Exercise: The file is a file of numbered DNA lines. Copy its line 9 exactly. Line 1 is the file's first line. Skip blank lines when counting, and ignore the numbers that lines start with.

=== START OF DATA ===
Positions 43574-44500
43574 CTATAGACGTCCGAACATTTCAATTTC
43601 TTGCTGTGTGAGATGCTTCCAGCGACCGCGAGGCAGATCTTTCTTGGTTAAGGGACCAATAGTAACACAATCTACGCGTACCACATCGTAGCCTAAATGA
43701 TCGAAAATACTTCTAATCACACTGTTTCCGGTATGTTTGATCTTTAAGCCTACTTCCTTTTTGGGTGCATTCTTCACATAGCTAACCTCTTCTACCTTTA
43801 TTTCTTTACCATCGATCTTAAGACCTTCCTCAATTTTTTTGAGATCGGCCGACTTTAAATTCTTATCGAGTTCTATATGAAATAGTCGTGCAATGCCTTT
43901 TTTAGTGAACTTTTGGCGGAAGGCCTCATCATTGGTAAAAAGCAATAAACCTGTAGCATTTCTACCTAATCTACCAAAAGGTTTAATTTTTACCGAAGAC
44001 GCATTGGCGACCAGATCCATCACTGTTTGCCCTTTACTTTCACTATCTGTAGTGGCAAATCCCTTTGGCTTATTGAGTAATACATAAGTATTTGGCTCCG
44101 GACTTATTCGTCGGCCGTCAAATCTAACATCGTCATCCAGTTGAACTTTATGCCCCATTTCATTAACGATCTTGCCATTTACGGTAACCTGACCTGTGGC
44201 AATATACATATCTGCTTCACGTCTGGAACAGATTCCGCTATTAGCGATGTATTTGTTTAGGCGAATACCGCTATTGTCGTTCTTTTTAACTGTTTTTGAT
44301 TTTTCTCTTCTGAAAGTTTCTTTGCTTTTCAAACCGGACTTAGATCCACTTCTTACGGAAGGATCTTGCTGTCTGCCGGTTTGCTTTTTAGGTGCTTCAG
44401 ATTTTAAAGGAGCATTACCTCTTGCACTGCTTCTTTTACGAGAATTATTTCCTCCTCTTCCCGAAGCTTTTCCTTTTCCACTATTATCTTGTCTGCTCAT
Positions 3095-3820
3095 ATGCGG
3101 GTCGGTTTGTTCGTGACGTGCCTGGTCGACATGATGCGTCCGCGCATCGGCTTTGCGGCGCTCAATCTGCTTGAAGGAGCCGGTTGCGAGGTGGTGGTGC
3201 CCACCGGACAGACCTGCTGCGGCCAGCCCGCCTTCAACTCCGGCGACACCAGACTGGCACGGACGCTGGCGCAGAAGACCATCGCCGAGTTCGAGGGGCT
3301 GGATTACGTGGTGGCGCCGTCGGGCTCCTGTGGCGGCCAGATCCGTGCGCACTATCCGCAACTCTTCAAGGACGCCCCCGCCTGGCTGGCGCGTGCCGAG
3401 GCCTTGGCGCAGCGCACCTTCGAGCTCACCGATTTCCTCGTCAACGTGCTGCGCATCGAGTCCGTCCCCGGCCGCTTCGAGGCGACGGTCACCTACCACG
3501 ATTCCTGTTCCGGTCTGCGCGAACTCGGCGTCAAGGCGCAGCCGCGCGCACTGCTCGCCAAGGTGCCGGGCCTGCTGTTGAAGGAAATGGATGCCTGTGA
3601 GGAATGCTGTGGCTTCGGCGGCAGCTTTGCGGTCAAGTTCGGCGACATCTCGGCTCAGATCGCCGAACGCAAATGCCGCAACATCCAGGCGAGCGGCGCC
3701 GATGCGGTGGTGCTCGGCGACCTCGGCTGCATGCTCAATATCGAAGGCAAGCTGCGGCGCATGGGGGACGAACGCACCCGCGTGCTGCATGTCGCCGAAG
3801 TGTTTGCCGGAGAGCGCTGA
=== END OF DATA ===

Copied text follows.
44201 AATATACATATCTGCTTCACGTCTGGAACAGATTCCGCTATTAGCGATGTATTTGTTTAGGCGAATACCGCTATTGTCGTTCTTTTTAACTGTTTTTGAT